This week, after the mayors in both Minneapolis and St. Paul, executed COVID-19 executive orders, which included having to show proof of vaccination or negative test before going to a restaurant or bar, the orders went into effect. Unlike Minneapolis, many Saint Paul restaurants actually are excluded from the order issued by Mayor Melvin Carter due to a minor technicality. Saint Paul only licenses liquor distributing restaurants and of course bars, so if the restaurants don't have a liquor license in Saint Paul, they technically don't have to abide by the new order.

The order made by Mayor Melvin Carter states that customers going to a restaurant or bar must show:

"proof of either vaccination or a negative COVID-19 test within the last 72 hours has to be shown at city-licensed businesses where food or drink is served indoors"

According to a Saint Paul press release, the order went into effect on the 19th for "non-ticketed events, and January 26 for ticketed events. Athletes, performers, and supporting staff competing or performing at any space of public accommodation subject to this regulation, are not subject to the requirement, provided that the facility follows all supplemental COVID-19 safety measures."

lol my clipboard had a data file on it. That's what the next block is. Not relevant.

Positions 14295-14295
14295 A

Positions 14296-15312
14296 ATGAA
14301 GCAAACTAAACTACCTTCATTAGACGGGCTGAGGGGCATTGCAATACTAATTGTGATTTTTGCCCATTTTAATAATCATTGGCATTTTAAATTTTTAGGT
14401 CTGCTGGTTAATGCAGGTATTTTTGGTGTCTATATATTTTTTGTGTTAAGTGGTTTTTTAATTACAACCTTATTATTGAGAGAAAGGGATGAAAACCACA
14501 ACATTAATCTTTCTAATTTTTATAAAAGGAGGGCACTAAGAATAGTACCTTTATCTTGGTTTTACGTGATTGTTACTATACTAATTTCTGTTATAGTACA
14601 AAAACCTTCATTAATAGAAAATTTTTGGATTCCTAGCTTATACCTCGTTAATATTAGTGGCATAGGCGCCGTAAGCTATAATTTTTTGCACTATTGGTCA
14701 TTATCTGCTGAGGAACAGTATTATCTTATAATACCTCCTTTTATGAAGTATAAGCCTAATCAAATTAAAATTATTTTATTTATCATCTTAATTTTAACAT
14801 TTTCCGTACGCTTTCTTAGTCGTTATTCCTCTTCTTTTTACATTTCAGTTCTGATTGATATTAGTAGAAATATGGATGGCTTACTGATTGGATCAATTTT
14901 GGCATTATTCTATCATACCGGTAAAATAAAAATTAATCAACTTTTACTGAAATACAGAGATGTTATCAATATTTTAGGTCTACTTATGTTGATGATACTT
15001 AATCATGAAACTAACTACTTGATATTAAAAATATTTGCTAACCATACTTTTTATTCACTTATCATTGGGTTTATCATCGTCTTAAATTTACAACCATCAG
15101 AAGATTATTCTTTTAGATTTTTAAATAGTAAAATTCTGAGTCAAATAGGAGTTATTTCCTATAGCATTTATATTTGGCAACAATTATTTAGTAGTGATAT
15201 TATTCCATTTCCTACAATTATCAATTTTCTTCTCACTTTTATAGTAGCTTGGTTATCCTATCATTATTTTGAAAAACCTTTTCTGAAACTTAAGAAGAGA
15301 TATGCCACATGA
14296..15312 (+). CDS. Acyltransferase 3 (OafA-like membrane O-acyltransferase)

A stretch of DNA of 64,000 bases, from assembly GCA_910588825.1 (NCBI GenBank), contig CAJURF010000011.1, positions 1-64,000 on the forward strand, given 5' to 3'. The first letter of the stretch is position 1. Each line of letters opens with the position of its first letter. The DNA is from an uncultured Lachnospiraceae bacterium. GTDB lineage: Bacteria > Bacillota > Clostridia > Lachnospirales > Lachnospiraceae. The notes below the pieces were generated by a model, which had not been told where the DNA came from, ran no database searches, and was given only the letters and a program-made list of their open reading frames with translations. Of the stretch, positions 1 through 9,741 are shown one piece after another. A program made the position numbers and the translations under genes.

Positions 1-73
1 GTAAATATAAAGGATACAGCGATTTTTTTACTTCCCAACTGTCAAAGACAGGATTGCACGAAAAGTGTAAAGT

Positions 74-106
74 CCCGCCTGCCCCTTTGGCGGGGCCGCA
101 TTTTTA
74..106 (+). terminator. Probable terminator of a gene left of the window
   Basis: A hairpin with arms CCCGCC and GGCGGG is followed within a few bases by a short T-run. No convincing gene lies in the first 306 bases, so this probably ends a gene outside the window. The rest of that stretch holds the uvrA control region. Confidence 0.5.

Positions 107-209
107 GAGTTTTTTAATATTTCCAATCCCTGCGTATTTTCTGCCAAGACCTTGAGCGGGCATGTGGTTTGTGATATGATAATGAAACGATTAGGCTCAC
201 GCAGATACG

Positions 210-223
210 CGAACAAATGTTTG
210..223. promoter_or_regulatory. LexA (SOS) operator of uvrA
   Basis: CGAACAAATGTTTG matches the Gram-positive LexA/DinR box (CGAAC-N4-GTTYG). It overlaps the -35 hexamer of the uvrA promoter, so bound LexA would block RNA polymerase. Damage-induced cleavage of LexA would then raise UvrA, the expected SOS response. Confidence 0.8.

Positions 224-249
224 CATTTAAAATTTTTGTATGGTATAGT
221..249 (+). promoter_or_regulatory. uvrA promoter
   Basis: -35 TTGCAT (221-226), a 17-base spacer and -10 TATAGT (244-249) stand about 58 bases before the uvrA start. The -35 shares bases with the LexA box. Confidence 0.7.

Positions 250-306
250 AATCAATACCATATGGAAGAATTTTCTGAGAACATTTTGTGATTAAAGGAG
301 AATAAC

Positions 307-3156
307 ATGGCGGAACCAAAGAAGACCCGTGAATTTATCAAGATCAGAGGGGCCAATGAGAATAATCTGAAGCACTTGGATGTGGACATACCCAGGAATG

So what that means is out of the 700+ restaurants in Saint Paul, only those with liquor licenses, around 300, issued by the city are required to ask for proof of vaccination or a negative COVID-19 test within the last 72-hours.

Businesses of course without a city liquor license in Saint Paul can choose to enforce the vaccination card or negative test requirement if they choose, but if they don't want to, there really isn't much that the City of Saint Paul can do right now.

If you were wondering about Minneapolis, there isn't the same loophole as ALL restaurants are licensed by both the city and state whether or not there is a liquor license involved or not.

WCCO-TV so far is the only media outlet to have reported on the Saint Paul vaccination card requirement omission.

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